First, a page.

South Korea is without a doubt one of the most successful national teams in the Olympic history of handball, and the most successful team from outside Europe in the whole handball history. Even though the Korean girls don’t always shine between the two Olympic Games, they always put up a dangerous team with an unusual playing style.
Since 1984, the South Korean girls won two medals at the world championships (gold in 1995 and bronze in 2003), while there were only two times when they didn’t win an Olympic medal (4th in 2000 and 2012), winning the gold twice: on home court in Seoul (1988) and four years later in Barcelona (1992). Last time they lost the bronze medal match against Spain in a nail-biting match with extra time. This time they also plan to surprise the world with a successful run, like so many times in the history of Olympic handball.
In 2015, they finished the world championship on the 14th position – however, it hardly means anything: South Korea and handball at the Olympic Games is a different story on its own. For example, in 1986, 1990 and 1993 – so before, between and after their two Olympic gold medals they finished on the 11th place. The Korean girls always prepare hidden from the curious eyes of the handball world there in South Korea. There was a period when the Korean key players like Oh Seong Ok or Kim Cha Youn moved to Europe (mostly to Hypo Niederösterreich), but now there are no Korean players in the top clubs of the world.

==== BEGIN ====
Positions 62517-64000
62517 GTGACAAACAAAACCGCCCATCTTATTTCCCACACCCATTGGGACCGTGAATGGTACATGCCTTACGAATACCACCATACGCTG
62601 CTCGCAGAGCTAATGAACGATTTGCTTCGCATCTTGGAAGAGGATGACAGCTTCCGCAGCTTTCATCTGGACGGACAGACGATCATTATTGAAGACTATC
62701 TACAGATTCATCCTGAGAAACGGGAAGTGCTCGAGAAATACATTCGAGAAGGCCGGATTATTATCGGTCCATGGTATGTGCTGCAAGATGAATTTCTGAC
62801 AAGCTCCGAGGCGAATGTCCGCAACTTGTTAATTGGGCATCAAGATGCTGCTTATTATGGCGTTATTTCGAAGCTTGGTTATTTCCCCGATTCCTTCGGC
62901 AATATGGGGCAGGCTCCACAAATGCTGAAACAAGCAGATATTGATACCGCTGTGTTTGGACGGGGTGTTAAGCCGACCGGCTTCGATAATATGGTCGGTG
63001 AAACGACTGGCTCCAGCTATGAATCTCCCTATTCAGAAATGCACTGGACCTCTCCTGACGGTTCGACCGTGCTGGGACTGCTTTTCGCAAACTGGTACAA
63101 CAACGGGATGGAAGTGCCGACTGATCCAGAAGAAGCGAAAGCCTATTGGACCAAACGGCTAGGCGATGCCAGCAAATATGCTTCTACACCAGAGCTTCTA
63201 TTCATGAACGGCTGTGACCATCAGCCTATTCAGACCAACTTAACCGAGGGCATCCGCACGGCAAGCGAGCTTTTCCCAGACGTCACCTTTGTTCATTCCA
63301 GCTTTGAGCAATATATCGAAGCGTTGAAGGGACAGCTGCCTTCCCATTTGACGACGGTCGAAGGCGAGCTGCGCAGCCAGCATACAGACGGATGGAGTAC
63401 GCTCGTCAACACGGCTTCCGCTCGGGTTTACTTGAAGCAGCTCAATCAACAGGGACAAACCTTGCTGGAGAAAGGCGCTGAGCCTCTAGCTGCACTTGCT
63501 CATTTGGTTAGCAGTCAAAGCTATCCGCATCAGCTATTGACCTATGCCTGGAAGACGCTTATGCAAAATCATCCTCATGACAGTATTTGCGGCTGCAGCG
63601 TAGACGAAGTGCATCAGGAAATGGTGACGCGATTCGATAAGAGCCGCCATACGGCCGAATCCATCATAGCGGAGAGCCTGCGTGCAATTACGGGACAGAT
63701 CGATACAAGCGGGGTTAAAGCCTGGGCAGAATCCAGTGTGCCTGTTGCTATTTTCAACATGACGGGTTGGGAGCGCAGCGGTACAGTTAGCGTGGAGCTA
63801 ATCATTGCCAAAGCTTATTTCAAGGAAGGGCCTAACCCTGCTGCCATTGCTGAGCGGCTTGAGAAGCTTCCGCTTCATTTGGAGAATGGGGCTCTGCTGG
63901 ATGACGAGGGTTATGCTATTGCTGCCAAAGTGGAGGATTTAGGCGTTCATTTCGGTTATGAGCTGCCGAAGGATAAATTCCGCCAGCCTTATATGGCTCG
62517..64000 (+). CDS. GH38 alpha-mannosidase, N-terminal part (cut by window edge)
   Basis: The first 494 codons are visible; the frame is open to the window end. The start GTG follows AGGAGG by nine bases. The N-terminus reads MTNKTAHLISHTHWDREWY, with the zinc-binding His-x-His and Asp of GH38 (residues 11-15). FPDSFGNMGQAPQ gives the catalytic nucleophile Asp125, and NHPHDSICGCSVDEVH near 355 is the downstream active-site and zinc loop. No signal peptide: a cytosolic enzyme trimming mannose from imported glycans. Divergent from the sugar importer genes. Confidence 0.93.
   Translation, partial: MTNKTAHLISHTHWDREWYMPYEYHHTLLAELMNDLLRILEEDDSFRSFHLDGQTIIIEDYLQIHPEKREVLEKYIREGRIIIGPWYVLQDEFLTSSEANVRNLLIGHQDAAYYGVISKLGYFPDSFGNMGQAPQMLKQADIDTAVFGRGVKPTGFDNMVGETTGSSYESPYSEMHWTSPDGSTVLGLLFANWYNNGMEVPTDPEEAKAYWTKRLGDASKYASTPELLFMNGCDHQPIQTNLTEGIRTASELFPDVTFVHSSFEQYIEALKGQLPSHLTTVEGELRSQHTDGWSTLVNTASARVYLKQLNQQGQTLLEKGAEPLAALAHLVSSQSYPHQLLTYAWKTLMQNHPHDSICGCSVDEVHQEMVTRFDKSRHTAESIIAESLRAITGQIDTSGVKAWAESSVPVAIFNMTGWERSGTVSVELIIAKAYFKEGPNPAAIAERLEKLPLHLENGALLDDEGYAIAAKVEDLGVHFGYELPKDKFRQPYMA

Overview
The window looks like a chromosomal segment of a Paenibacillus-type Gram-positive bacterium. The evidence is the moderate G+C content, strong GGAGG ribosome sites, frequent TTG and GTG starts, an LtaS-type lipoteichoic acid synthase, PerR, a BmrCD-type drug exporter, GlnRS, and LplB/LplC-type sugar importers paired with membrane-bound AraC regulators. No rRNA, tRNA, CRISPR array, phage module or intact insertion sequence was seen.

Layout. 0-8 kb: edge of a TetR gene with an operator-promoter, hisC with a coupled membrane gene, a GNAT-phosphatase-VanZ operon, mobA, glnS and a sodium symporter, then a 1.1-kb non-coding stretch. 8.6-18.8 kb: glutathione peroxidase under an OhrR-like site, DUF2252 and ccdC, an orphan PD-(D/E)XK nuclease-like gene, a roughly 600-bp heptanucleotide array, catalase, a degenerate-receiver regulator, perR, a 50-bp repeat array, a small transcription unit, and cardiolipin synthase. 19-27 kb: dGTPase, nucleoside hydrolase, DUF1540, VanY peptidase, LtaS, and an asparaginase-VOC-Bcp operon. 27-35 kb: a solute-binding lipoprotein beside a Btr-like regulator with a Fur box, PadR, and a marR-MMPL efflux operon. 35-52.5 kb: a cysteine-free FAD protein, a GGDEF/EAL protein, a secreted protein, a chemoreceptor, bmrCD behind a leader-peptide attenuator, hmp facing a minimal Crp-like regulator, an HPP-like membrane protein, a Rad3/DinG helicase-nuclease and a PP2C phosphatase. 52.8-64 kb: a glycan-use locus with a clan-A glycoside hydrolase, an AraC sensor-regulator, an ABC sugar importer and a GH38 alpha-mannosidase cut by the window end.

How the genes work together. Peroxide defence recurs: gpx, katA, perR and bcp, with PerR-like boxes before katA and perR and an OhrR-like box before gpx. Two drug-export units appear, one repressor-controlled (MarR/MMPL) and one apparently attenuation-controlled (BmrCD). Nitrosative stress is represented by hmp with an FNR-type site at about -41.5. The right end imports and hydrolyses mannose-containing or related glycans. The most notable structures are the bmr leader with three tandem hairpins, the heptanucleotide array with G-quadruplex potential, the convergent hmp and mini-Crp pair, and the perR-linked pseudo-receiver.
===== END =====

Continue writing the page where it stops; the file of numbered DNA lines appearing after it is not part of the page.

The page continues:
At the end of the European handball season, the South Korean girls were on a tour in the old continent, as a preparation they faced several national teams and clubs. They scored big victories against two Polish clubs, against the Ukrainian, the Slovenian and the Japanese national team. If their Olympic magic will work again, we will see soon.
The South Korean squad can be seen HERE.
Key players: Kim On A (playmaker), Ryu Eun Hee (right back), Mira Park (goalkeeper)
Chances: No matter how weak they perform in the period between the Olympic Games, they are always ready to surprise at the Olympics. In the group, they will have to face Russia, France, the Netherlands, Argentina and Sweden. They will need to beat one of the four Europeans to advance to the quarterfinals (of course if they win against Argentina), and it is not mission impossible for the Koreans, regarding the fact that they haven’t finished lower than fourth since 1984 – but it will be anything but easy for them… We never know what they can achieve with their unusual, very fast and uncomfortable playing style – there is a chance they can be the surprise team in Rio.